The majority of people who use a special enrollment period do so because they’ve lost coverage under another plan. This applies to people who lose their job-based coverage as well as those with marketplace plans whose insurer discontinues their plan for the upcoming year.

Between 2014 and 2018 the average number of issuers per state declined from 5 to 3.5, according to the Kaiser Family Foundation. (KHN is an editorially independent program of the foundation.) Several big name companies, including Anthem, Aetna and Humana, dramatically pulled back in their 2018 offerings.

A growing proportion of people will likely qualify for SEPs now because of a loss of marketplace coverage, insurance analysts say.

People who are eligible for that special enrollment period have up to 60 days after their coverage ends on Dec. 31 to sign up for a new marketplace plan. Meeting the regular Dec. 15 sign-up deadline is preferable because it allows coverage to start Jan 1. But eligible people who miss that date can apply through the marketplace for an SEP that will allow them to sign up until the end of February.

Even if the marketplace automatically re-enrolls customers in a plan that’s similar to the one that ended, they’re entitled to an SEP to pick a new plan, said Karen Pollitz, a senior fellow at the Kaiser Family Foundation.

But people shouldn’t count on getting a clear explanation of what the SEP is or how it works, said Pollitz, who has reviewed the consumer notices related to plan discontinuations.

“The notices are not what they could be,” she said.

Gonzales concurs.

“The bottom line here is many consumers experienced a discontinuation of their plan this year,” she said. “Notices are complicated, and these consumers in particular are going to get several notices which may result in more confusion, and it will not be easily understood by many what an SEP is or how and/or when to activate it.”

This year, there are also special enrollment periods for people who were affected by the hurricanes that slopped across all or parts of Texas, Florida, Georgia, Puerto Rico and elsewhere last fall.

The special enrollment period for 2018 applies to people who live in or move from counties designated by the Federal Emergency Management Agency as hurricane disaster areas. It gives them an extra two weeks, from Dec. 16 to Dec. 31, to sign up for January coverage. Officials said they’ll consider extending the timeframe if necessary.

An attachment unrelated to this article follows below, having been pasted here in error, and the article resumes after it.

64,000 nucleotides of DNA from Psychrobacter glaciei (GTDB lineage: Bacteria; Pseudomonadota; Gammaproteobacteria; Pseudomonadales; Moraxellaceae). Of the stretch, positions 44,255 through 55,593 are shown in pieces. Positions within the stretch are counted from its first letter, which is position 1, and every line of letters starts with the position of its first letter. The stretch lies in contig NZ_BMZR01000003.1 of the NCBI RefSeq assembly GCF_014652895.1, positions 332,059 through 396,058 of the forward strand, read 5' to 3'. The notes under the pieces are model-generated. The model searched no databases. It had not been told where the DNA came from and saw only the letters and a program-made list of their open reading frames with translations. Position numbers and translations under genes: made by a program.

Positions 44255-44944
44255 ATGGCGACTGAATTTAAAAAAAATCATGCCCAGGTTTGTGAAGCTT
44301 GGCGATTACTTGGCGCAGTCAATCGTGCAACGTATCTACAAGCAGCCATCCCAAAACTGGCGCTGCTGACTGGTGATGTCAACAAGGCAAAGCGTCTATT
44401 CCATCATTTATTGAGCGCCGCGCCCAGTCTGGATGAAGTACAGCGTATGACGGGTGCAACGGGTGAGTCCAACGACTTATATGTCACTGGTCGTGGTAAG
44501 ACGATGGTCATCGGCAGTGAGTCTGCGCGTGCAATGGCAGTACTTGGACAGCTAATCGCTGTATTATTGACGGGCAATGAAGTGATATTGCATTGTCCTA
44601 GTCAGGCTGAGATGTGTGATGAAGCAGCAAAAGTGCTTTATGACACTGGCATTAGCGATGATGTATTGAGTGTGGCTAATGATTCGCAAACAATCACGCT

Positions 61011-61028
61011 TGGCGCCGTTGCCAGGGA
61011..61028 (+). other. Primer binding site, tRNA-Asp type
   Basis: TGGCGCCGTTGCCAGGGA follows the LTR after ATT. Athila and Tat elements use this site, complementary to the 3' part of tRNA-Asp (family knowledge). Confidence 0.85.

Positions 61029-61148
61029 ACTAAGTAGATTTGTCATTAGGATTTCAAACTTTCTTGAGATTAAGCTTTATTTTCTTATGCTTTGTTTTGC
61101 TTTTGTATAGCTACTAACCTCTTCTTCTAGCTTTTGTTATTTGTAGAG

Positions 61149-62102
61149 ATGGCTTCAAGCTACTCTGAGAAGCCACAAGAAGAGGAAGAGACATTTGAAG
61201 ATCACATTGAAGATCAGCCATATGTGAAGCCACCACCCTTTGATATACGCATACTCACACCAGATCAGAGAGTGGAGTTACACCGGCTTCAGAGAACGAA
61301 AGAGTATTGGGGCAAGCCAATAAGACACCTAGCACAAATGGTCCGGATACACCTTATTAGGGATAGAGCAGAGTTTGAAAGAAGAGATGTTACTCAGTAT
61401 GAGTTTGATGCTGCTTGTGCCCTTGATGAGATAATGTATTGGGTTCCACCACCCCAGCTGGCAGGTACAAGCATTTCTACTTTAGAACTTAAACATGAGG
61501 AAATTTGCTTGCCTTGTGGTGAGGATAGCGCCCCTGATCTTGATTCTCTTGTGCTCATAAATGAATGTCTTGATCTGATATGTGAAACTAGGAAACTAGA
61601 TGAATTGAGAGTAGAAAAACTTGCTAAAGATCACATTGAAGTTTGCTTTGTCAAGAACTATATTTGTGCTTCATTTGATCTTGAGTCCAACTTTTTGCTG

To take advantage of the special enrollment period, people must request it through the healthcare.gov call center. They’ll be asked to attest that they resided in an affected area, but they won’t have to provide proof.

Consumer advocates who work on outreach for enrollment and help people sign up for coverage aren’t yet talking up the SEPs, said Gonzales.

“They want one clear message for everyone: Open enrollment ends Dec. 15,” she said. Starting Dec. 16, these groups will start getting the word out for people who have missed the deadline and may not realize they may have other options.

Please visit khn.org/columnists to send comments or ideas for future topics for the Insuring Your Health column.

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An Overlooked Epidemic: Older Americans Taking Too Many Unneeded Drugs

Consider it America’s other prescription drug epidemic.

For decades, experts have warned that older Americans are taking too many unnecessary drugs, often prescribed by multiple doctors, for dubious or unknown reasons. Researchers estimate that 25 percent of people ages 65 to 69 take at least five prescription drugs to treat chronic conditions, a figure that jumps to nearly 46 percent for those between 70 and 79. Doctors say it is not uncommon to encounter patients taking more than 20 drugs to treat acid reflux, heart disease, depression or insomnia or other disorders.